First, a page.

Basic Education Quality and Access in Lao PDR - BEQUAL

Basic Education Quality and Access in Lao PDR - BEQUAL

Children learn when learning is fun. BEQUAL reading promotion activities are set outside regular school hours, when students get together and with support from the village volunteers and the District Education Sports Bureau. They enjoy the books and creative fun activities. Parents and other community members are encouraged to support and participate making these activities a real collaboration.

Mr Somxay Inthasone, Senior Education Advisor

CONTEXT

Literacy in early grades remains a challenge in Laos, with significant differences between urban, or rural and remote schools where there are larger numbers of students who do not speak Lao as their first language. A literacy assessment carried out in Luang Prabang Province in 2014, identified poor home reading environments and ignorance of formal language of instruction as determinants of poor learning outcomes, with only 5% of children being identified as readers. And non-Lao speakers were much more likely to be non-readers than proficient Lao speakers, amplifying the difficulty for them.

OBJECTIVES

  • In 171 schools and communities across 6 remote districts in 4 provinces:
  • To enable access and increase participation of children who are disadvantaged by language, gender, disability and ethnicity in schools through improved oral Lao language skills and reading promotion in early grades. For the promotion of reading, the focus of the objective is on oral Lao language development and reading practice after school and at home including parents' participation and support.
  • To strengthen community mechanisms to create healthy supportive learning environments in homes and communities for all disadvantaged children. For reading promotion activity, the focus is on capacity building of the Village Education Development Committees, the parents (caregivers) and families.

RESULTS

  • Community reading promotion activities including awareness-raising meetings in each village, fun reading groups for children, workshops for parents and reading celebrations for all community members are happening in the 171 target villages.
  • Book banks have been established in every village (with more than 43 000 books) and local communities have enthusiastically participated and contributed resources to build the book banks.
  • Community volunteers (43% female) facilitate reading and literacy activities in Reading camps in each village twice a week. They receive ongoing support from the District Education and Sports bureau.
  • Up to 20 caregivers per village joined a series of seven workshops to learn more about how to encourage their children's literacy development through activities at home. This includes reading/telling stories to their children, discussing what they have read, creating literacy materials and setting up a small reading corner in their house.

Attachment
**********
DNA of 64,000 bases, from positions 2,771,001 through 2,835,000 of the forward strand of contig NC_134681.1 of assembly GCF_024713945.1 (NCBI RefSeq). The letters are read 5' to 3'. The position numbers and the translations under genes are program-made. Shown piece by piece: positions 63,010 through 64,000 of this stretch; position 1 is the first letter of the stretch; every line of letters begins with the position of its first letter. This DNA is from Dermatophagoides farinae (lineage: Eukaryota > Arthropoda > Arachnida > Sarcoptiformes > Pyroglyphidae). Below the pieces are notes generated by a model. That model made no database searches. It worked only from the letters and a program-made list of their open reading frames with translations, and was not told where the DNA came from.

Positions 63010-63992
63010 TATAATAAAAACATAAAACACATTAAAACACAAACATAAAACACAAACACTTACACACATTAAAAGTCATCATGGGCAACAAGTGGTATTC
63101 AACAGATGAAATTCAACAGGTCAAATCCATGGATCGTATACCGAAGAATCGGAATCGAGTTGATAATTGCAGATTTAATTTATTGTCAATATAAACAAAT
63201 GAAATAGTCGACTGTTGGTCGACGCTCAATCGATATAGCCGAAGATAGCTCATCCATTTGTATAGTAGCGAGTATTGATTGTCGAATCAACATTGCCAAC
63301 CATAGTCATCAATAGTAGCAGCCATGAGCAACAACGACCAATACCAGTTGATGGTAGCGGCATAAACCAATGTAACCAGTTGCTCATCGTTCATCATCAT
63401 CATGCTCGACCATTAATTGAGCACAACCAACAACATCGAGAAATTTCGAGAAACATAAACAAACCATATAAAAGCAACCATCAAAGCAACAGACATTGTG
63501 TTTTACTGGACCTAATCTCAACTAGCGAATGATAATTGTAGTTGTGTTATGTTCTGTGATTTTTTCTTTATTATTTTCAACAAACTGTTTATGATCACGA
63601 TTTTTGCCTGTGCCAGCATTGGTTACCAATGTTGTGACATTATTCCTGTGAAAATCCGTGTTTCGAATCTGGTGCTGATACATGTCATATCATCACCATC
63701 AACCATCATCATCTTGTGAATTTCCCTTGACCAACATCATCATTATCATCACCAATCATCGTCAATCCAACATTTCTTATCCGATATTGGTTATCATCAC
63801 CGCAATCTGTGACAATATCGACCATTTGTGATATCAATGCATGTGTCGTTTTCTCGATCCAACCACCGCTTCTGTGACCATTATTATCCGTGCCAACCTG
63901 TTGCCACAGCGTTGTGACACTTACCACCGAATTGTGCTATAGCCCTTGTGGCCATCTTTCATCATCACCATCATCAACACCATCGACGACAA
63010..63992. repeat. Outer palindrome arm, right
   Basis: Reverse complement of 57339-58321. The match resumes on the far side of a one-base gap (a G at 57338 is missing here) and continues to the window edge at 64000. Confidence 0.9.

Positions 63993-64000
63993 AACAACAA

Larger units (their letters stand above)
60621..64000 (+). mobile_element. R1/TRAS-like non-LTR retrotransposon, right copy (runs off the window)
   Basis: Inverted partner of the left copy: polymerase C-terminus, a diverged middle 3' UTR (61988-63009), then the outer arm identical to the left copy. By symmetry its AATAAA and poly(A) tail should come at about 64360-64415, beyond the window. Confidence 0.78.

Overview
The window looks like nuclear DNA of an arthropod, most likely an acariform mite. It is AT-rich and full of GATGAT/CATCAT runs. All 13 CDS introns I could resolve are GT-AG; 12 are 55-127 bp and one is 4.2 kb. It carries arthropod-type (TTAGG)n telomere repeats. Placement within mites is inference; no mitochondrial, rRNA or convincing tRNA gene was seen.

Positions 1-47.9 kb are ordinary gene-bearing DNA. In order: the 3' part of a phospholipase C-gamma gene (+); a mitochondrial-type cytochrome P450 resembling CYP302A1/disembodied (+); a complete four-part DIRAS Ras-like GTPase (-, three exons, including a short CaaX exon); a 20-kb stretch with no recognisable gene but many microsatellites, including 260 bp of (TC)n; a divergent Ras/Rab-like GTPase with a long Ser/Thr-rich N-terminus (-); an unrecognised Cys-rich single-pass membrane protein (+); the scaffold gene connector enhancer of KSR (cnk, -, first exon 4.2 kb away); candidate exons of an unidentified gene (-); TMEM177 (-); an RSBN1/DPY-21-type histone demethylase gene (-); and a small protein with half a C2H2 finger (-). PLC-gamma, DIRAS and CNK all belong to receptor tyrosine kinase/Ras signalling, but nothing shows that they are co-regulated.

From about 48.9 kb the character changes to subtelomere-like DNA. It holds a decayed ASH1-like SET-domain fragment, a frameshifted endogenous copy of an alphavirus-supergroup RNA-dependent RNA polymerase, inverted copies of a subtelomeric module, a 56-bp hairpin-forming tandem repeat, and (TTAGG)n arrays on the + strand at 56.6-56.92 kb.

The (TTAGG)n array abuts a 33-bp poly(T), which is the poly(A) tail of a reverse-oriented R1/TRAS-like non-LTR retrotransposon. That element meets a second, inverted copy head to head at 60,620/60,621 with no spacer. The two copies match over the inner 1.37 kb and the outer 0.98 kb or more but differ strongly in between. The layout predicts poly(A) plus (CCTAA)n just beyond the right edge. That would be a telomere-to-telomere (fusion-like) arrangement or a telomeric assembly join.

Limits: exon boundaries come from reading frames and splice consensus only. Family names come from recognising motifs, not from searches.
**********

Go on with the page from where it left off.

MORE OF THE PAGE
FACTS AND FIGURES

  • 616 community volunteers (including 267 women) were trained for reading camps and reading awareness.
  • 18645 VEDC and community members (including 10404 women) participated in reading events/awareness meetings (cumulative till date).
  • 5609 children (including 2842 girls) borrowing books from book banks.
  • 8915 children (including 4300 girls) participated in reading clubs/groups/camps.
  • 14498 children (including 7040 girls) directly benefited from small grants for Village Education Development Committees.

TESTIMONY

Meet Mrs Kaenkham Yang, an inspiring community education supporter

"My name is Mrs Kaenkham Yang. I am 29 years old. I live in Kiewpha village, Houn district, Oudomxay province. Many people in my village speak only their ethnic language and can't understand Lao. This could become really challenging when they need to communicate with people outside our community.  When they are sick for example, they need to find someone speaking Lao to go to the hospital and help with translation. They will have to pay for transportation and food for the translator. This is one of the many examples why we should encourage and support our children to study Lao language and learn to become independent.

I strongly want to support the education of all children in my community. This is why I volunteered to be a facilitator for the BEQUAL Reading Promotion activities.

I received training and plenty of support from the BEQUAL staff and the District Education and Sports Bureau. In the programme, I run after-school reading activities with primary school children, coordinate parents' awareness workshops and help the Village Education Development Committee to identify disadvantaged children from my community eligible for the small grants support for education access and reading promotion. I even supported a Lao language and readiness activity for grade 1 students.

I often teach the women in the village about the importance of education and of Lao language acquisition. I motivate parents to send their children to school by explaining to them that learning and studying helps their children develop important life skills for the future.

With the BEQUAL programme, I also promote hygiene activities in school and village. I hang posters on the seven stages of handwashing in school reading corner and displays hygiene books in my house and at school.

I'm really pleased and proud that I had the opportunity to join this project and to support my community. Through the BEQUAL activities, I've learned many things. I think I will be able to better support the children from my community in their Lao language acquisition and help them to better connect with native Lao speaker classmates. Moreover, I help the children with handwashing techniques, and in that way, help them stay healthy in the future."